Mass. health department reorganizes pharmacy board, sanctions three compounding pharmacies amid meningitis outbreak
BOSTON — The state health department in Massachusetts has made changes to the state’s pharmacy board and leveled sanctions against three pharmacies in the wake of a nationwide meningitis outbreak traced to a compounding pharmacy in the state, the department said.
Massachusetts Department of Public Health interim commissioner Lauren Smith said Thursday that the department had appointed to the Massachusetts Board of Pharmacy Southcoast Health System VP and chief quality officer Patrick Gannon; Blue Cross Blue Shield of Massachusetts senior director of performance improvement innovations Jane Franke; and Beaumont Rehabilitation and Skilled Nursing Center executive director Edmund Taglieri. Gannon and Taglieri are replacing Sophia Pasedis and George Cayer, respectively, whose terms have expired, while Franke is filling a vacant seat on the 11-member board.
"These respected healthcare professionals will use their experience to bring change to the Board of Pharmacy to enhance our oversight of this industry," Smith said. "We expect additional changes to the board after the Commission on Pharmacy Compounding issues its recommendations to Gov. [Deval] Patrick at the end of the month."
The change comes in the wake of a nationwide meningitis outbreak traced to contaminated supplies of the injectable steroid methylprednisolone acetate made at the Framingham, Mass.-based New England Compounding Center. As of Monday, the outbreak had sickened 541 people and resulted in 36 deaths in 19 states. A Food and Drug Administration inspection in October found widespread unsanitary conditions at the NECC, and there have been calls from FDA commissioner Margaret Hamburg and members of Congress for increased federal oversight of compounding pharmacies.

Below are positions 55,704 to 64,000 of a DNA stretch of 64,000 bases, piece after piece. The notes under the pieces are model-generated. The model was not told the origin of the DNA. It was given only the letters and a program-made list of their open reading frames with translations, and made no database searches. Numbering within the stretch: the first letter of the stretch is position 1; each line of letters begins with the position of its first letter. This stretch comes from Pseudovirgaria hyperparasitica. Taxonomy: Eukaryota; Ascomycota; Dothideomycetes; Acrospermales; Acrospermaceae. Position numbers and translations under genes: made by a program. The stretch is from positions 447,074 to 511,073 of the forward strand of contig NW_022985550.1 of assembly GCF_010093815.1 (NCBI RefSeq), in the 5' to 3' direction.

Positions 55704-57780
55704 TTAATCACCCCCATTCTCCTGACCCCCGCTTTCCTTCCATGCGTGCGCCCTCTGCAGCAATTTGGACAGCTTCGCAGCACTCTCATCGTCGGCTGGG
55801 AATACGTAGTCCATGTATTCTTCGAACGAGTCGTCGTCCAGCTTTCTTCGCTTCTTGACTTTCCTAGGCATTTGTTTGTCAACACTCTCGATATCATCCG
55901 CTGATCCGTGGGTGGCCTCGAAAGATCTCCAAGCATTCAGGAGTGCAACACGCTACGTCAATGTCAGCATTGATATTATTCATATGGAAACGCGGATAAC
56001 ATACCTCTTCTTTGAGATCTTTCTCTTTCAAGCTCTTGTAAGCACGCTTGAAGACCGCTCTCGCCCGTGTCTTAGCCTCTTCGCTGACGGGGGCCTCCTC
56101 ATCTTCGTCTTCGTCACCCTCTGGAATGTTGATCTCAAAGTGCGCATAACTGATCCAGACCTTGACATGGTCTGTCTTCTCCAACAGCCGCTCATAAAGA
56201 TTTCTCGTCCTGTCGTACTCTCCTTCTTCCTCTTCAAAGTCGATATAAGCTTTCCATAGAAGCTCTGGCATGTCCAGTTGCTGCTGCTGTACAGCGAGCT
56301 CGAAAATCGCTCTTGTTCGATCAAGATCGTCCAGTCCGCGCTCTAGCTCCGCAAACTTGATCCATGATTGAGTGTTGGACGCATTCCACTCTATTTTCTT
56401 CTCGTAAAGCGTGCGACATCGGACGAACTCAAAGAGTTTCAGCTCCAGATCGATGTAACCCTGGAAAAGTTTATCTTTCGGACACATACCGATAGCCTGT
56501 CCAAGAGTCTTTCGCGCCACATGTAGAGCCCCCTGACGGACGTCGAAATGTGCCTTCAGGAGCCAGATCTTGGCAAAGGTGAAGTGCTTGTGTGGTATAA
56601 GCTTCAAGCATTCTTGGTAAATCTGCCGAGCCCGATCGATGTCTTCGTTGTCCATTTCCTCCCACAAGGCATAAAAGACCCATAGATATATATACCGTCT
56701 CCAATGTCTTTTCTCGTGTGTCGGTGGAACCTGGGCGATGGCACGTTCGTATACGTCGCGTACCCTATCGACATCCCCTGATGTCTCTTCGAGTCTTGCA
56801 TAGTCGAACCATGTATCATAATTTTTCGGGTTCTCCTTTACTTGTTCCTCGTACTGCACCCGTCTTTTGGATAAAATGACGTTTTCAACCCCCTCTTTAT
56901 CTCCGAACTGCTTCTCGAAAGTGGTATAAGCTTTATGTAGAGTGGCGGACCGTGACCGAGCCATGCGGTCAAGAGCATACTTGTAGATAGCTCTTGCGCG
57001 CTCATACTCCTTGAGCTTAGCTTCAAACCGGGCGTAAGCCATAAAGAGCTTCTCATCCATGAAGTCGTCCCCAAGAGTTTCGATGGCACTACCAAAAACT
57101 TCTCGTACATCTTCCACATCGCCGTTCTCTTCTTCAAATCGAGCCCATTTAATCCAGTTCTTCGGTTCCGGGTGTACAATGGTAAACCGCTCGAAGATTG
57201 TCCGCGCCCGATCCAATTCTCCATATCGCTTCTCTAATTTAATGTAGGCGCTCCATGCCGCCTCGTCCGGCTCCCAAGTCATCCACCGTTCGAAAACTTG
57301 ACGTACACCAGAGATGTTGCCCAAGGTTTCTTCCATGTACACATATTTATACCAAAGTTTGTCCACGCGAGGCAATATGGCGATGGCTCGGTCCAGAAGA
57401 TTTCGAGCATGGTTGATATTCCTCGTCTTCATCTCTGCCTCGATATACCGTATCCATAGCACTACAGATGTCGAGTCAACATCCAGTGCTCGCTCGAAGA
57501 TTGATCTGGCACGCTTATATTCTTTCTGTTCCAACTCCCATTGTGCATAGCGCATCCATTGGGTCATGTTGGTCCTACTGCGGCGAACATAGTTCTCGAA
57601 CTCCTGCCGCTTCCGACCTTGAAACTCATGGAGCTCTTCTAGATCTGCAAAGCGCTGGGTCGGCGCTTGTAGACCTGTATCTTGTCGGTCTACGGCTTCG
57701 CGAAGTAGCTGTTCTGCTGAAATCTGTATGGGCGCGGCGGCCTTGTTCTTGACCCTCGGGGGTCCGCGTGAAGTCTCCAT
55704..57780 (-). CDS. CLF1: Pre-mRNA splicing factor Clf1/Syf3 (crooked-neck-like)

The Massachusetts health department said the state’s commission on compounding had been meeting regularly to look at best practices in other states and explore changes to address what it called the "regulatory gray area" surrounding compounding pharmacies.
In addition to the changes in the board, Gov. Patrick instructed the pharmacy board to begin checking pharmacies that produce sterile injectable medications and had already inspected more than a dozen. In particular, problems had been identified at three pharmacies: OncoMed Pharmaceuticals received a cease-and-desist notice due to issues with the storage of chemotherapy drugs, but the board was working with the company to resolve them; a partial cease-and-desist notice was sent to Pallimed Solutions in Boston to halt the production of sildenafil citrate, the active ingredient in Pfizer’s erectile dysfunction drug Viagra that is also used to treat pulmonary arterial hypertension, because inspectors had found improper components used to prepare and distribute the drug; The Whittier Pharmacist received a partial cease-and-desist notice due to violations in its sterile compounding operations.